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What Rocks can be tumbled together? Even if you are a beginner or a professional, there is always that curiosity about which rocks can be tumbled together.
Essentially, most rocks can’t be tumbled in a rock tumbler. Choosing rocks of the same family is very important in tumbling. It would be best to determine the Mohs scale hardness of your specimens and assure that they are of the same value. Selecting the right sizes and tumbling rough is also essential when mixing different rocks for tumbling.
With that being said, I will present to you the complete list with tips on what rocks can be tumbled together, why, and how. Read on and enjoy!
If you are interested in checking out beautiful tumbled rocks and minerals only you can find them by clicking here (Amazon link).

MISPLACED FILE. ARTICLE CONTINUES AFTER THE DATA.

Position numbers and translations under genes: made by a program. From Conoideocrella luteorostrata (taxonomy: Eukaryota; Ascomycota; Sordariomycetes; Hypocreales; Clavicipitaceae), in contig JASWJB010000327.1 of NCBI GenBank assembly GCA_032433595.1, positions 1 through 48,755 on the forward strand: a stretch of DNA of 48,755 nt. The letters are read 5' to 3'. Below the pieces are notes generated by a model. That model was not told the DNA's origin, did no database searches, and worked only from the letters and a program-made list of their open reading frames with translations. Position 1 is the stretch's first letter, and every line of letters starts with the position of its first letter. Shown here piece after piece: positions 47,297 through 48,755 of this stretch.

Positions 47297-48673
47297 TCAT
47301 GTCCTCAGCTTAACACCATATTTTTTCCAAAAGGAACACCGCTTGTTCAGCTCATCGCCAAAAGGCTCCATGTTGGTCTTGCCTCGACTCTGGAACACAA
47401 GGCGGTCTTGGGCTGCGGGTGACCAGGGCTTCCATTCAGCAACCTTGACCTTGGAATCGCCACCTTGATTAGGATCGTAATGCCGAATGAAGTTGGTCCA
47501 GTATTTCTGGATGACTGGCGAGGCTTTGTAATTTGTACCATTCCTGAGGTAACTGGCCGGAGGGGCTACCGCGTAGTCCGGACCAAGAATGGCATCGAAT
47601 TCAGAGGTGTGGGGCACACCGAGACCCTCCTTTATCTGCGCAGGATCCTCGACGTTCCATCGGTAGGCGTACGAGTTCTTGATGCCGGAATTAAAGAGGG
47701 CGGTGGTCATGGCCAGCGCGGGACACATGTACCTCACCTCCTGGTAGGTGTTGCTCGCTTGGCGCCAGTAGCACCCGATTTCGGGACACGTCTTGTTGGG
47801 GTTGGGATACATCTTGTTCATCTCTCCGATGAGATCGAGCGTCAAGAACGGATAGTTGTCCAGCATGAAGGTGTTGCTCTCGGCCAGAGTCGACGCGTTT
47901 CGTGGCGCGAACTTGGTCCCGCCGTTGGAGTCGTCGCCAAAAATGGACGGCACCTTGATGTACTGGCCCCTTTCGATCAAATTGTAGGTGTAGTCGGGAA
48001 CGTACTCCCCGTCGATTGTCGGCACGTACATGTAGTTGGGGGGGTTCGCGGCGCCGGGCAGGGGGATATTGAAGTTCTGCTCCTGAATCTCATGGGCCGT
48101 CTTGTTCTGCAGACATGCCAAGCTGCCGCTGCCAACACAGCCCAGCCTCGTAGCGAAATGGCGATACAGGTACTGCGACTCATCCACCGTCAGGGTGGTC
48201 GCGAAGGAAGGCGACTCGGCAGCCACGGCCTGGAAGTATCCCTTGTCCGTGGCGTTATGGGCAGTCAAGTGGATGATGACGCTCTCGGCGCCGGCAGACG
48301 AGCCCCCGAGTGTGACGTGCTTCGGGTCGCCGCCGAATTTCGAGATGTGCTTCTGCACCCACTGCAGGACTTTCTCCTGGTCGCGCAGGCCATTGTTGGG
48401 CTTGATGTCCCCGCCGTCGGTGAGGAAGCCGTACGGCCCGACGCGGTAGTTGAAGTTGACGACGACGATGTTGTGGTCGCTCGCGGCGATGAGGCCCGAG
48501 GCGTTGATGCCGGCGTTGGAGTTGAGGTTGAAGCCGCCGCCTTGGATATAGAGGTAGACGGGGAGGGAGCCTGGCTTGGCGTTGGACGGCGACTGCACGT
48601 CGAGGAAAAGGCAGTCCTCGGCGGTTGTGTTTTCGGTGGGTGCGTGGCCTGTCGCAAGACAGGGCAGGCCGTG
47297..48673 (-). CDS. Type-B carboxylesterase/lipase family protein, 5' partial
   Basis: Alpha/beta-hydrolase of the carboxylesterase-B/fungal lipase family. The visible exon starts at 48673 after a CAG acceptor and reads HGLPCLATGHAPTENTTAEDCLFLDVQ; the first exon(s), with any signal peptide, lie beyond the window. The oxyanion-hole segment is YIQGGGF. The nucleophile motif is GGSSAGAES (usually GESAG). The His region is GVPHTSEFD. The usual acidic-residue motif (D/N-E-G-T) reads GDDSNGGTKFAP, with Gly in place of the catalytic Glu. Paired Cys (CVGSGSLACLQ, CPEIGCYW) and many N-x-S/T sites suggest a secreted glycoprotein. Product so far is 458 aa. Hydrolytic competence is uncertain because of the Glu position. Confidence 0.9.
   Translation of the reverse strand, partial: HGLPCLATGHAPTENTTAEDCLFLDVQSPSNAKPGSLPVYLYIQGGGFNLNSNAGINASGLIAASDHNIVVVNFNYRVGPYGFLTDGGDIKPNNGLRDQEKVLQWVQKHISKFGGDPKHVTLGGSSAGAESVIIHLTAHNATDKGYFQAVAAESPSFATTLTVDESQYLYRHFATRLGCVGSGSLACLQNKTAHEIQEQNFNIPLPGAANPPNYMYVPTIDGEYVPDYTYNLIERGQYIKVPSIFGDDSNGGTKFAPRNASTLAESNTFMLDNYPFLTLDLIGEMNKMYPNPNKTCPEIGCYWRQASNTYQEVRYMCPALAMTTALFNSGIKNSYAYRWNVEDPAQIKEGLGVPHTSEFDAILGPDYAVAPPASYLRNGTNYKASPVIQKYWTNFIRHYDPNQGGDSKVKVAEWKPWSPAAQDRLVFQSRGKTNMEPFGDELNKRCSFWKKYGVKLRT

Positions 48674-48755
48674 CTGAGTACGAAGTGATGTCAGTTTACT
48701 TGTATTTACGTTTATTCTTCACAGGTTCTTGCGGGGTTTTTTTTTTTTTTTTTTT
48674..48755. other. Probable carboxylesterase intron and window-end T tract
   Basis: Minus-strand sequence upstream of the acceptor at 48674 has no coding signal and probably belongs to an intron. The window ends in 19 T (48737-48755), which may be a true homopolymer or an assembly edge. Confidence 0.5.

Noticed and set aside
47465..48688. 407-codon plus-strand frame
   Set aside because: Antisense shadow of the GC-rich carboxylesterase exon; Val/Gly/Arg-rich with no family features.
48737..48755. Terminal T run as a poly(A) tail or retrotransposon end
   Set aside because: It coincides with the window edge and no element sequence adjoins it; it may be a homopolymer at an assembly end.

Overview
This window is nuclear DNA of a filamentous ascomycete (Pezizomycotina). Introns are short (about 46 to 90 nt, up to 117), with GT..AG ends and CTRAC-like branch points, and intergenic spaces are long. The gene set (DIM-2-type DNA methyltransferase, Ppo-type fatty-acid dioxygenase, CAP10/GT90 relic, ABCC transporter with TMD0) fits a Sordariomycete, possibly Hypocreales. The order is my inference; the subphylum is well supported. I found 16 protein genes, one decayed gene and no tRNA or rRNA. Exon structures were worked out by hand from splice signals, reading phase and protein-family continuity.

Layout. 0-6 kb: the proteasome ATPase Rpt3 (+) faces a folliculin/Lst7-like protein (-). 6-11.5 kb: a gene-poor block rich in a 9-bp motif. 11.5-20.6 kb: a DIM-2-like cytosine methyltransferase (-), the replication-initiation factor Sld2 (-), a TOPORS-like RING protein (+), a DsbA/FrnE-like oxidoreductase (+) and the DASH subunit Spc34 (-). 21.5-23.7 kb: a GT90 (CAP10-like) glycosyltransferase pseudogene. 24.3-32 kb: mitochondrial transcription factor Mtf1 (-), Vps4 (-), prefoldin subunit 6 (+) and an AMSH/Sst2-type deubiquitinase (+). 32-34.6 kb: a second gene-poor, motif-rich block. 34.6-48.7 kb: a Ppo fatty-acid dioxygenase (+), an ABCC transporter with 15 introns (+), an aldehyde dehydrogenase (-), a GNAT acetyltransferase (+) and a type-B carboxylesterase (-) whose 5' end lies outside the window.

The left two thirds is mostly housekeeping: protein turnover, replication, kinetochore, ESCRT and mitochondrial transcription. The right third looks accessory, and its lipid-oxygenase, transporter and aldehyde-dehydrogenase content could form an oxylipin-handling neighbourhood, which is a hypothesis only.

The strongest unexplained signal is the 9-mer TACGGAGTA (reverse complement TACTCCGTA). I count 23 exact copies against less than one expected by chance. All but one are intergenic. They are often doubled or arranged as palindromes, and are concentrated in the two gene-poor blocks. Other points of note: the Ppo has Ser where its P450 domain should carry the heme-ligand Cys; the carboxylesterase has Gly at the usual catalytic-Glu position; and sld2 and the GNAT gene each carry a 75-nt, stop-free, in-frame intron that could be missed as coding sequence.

What Rocks Can Be Tumbled Together
As previously stated, rocks with the same Mohs hardness usually can be tumbled together. However, there are some things to consider, and this is what we will try to cover in this chapter.
The most common tumbled rocks can be split into 12 large groups, according to their Mohs hardness.
The first group belongs to the beautiful chrysocolla, also known as eilatite. This stone has a hardness between 2 and 7, and it should be carefully checked before mixing it with other rocks in the tumbler.
In the second group, we have included the calcites such as blue calcite and orange calcite. Their Mohs hardness is about three and can be safely tumbled together but will require checking from time to time. Marble also has a Mohs hardness of 3.
The third group is dedicated to the rocks with Mohs hardness between 3.5 and 5.
|Indigo gabbro||4 – 5|
|Apatite, Blue Apatite||5|
All the above specimens can be safely tumbled together. They are considered soft rocks, and it will take only a few days to bring them to the polishing stage.